Fourth of July Safety for Your Pets
Whether your pet is more mildly affected by the booms and crackles of the celebration weekend, or your pet experiences sheer terror and thinks the world will end, Fourth of July is a difficult time for most of our furry family members. There are many tips and tricks that might help soothe a scared or anxious pet, but the most important thing to remember is to keep your frightened pets secured. Anxious and terrified pets are more likely to get loose and lost during the celebration weekend.
Please keep your pets secured in a safe area of your home if you will be away at parties and festivities, and if you have pets that can harm themselves or the household, it might be best to secure then in a crate or carrier to keep them safe.
If you are home, make sure your pet is not in the yard unsupervised. If you are leash walking, have a good handle on the lead. Scared pets may forget their manners and training, and may act differently than they typically do on a normal walk. They could suddenly take off, pull hard, and get away if a firm grip and a full awareness during walks is not used.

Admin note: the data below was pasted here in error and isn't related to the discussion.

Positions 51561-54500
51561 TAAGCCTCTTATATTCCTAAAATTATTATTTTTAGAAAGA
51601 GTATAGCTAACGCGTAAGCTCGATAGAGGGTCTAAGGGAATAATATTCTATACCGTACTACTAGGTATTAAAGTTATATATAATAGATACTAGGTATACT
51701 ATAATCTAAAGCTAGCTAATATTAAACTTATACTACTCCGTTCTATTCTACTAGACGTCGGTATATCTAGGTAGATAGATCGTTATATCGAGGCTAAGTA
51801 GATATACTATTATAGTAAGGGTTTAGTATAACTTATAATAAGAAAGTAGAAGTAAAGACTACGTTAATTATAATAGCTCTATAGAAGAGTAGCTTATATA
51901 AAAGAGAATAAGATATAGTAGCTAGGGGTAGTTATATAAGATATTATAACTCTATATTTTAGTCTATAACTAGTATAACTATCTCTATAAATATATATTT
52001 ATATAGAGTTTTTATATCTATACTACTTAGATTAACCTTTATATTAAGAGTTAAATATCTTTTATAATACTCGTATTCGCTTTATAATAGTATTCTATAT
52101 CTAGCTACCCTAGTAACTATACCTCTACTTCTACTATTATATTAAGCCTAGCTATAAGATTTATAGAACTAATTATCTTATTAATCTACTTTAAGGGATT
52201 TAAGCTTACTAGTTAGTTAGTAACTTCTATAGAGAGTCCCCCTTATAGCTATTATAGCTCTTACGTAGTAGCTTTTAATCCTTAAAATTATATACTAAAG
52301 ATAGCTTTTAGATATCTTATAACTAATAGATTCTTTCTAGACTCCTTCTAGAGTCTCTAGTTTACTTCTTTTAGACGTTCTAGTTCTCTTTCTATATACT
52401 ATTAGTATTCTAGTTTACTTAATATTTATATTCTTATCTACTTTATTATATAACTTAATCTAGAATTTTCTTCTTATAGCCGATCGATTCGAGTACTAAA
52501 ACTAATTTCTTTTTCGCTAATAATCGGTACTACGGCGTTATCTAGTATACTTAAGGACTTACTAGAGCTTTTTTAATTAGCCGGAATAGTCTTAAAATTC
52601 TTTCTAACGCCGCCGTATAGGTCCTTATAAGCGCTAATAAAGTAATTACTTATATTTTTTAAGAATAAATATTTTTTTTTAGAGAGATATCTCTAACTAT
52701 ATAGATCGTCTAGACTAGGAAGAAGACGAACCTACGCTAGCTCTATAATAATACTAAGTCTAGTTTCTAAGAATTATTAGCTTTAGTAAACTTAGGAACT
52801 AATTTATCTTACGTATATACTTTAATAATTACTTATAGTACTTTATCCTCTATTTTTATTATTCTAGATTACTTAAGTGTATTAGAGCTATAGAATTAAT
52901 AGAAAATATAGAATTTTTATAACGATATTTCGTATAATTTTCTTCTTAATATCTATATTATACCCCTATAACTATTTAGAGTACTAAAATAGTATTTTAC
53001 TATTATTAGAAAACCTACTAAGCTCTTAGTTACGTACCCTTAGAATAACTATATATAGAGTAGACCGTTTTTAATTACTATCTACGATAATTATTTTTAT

There are several adjustments you can make to the household to try to help your pet cope with any noise phobia associated with the holiday. Keeping windows covered during firework and firecracker displays helps minimize any visuals of the celebration. Turning the radio on and up moderately loud, or having the TV playing with a good amount of volume can help drown out some of the booms and loud explosions. There are over the counter products of varying types, from soothing scents to soothing clothing that can sometimes help individuals cope with their anxiety. Allowing your pet to find a safe spot, and hide, without a lot of emotional reassurance, can sometimes help your pet cope (like a closet, a crate, or a favored bed in a more secluded spot in the home). Sometimes, these smaller measures are not enough to help your pet cope. If your pet is likely to harm himself or harm the environment due to his stress and anxiety, that it is best to speak to your veterinarian about an individualized plan that may include a combination of environmental changes, over the counter products and medications that can help ease his anxiety, and fear.
Have a safe and happy Fourth of July